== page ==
Alfonso Cuarón talks Gravity

The Mexican filmmaker Alfonso Cuaron talks about the epic journey to get his groundbreaking 3D thriller, Gravity, from script to screen. Watch the trailer here.
Sandra Bullock in Gravity. Courtesy Warner Bros.
Sandra Bullock in Gravity. Courtesy Warner Bros.

In space no one can hear you scream. But this is exactly what the Mexican filmmaker Alfonso Cuarón must have felt like doing during the epic journey to get his ground-breaking 3-D thriller, Gravity, from script to screen.

Speaking at last month’s Zurich Film Festival, he recalls that the story, about an astronaut who struggles to get back to Earth after becoming marooned in space during a scientific mission, seemed so simple when he and his son, Jonas, wrote it.

He rang his long-time collaborator, the cinematographer Emmanuel Lubezki, and said: “There is this script, it is a small movie, we can go in and out very quickly. It’s only two characters and we can do it mostly against a black background.” Cuarón laughs at the memory. “He reminded me of these words for the next four-and-a-half years, because as soon as we started doing tests, it was clear that the technology to make it didn’t exist.”

If he’d known sooner, “I wouldn’t have written it,” he admits. “But you don’t think about that. You’re just making the film.”

Actors, including Natalie Portman, Angelina Jolie and Robert Downey Jr, came and went as the filmmakers tried to work out how to plausibly recreate the physics of weightlessness and microgravity, zero resistance and the behaviour of objects, using advanced CGI, puppetry, and custom-made rigs to suspend and manipulate the actors.

Whereas his previous film, the visceral near-future allegory Children of Men, had been made in such a physical environment that “blood” actually spattered a camera lens during one breathtaking set piece (a moment of serendipity that made the final cut), the setting for Gravity exists mostly inside a computer.

The lighting had to be digital, “because the light in space is not like any light on Earth”, says Cuarón. “There is no way you can replicate it because it is completely unfiltered.”

Lubezki therefore spent months poring over documentaries about space and experimenting with virtual lighting effects. Cuarón smiles. “When he was working on the computer, he got to say the words he always dreamt of saying: ‘Move the sun 20 million miles to the left.’”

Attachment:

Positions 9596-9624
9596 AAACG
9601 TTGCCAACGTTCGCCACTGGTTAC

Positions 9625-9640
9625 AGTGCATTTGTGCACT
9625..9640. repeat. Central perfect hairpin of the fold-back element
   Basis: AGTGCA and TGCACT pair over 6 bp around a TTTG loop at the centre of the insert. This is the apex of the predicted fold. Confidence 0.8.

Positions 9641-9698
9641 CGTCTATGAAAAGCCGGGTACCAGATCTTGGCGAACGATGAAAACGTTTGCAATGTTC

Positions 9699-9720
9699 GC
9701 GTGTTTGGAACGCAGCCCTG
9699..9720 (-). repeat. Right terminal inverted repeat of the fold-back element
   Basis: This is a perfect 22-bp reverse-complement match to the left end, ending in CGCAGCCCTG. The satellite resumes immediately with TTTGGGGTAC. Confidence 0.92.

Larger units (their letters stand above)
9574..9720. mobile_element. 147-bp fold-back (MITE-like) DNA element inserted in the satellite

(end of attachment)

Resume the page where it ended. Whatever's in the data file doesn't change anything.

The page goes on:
According to astronauts who have seen the film, it accurately depicts the look, sensation, wonder and terror of being in space. But Gravity is more than just a technological marvel. It has a human dimension, too, thanks to Sandra Bullock. She is the film’s beating heart and Cuarón cannot praise the 49-year-old Oscar winner enough.

“Her discipline is astonishing,” he says. “She started training five months before the shoot, just to get fit. Not only because she wanted that for the character, but also because of the rigs she was going to use. Then when the rigs started to get ready, she started working with the stunts and special effects, her personal trainer, and puppeteers, to see which parts of her body she needed to train specifically.”

Because everything around her was preprogrammed, Bullock had to time her performance right down to the individual frame. Sometimes when she appears to be moving, it is in fact the virtual environment shifting around her. And when she reaches for a bar in one scene, she is in reality grasping at empty air. “It was like dance,” says Cuarón, explaining how they worked on timing cues together. “Like if you were doing a ballet.”

Luckily, he had an actress with an almost preternatural ability to work in such an abstract way. “She did all that with such precision that it was as if it was second nature and then everything else we did was just talking about performance and emotions,” says Cuarón.

The results are stunning. Gravity is one of the most immersive 3-D films ever made and should feature on Oscar night. Cuarón loved the journey of discovery that making it took him on; however, had he known how difficult it would be, he’d have probably had second thoughts.

“There was a point where it wasn’t filmmaking any more, it was endurance. You work so hard, so many hours a day, and the progress that you see is almost none. So that part becomes tedious. I enjoyed the process, but I will never do it again.”

• Gravity is out now in UAE cinemas

Published: October 16, 2013 04:00 AM


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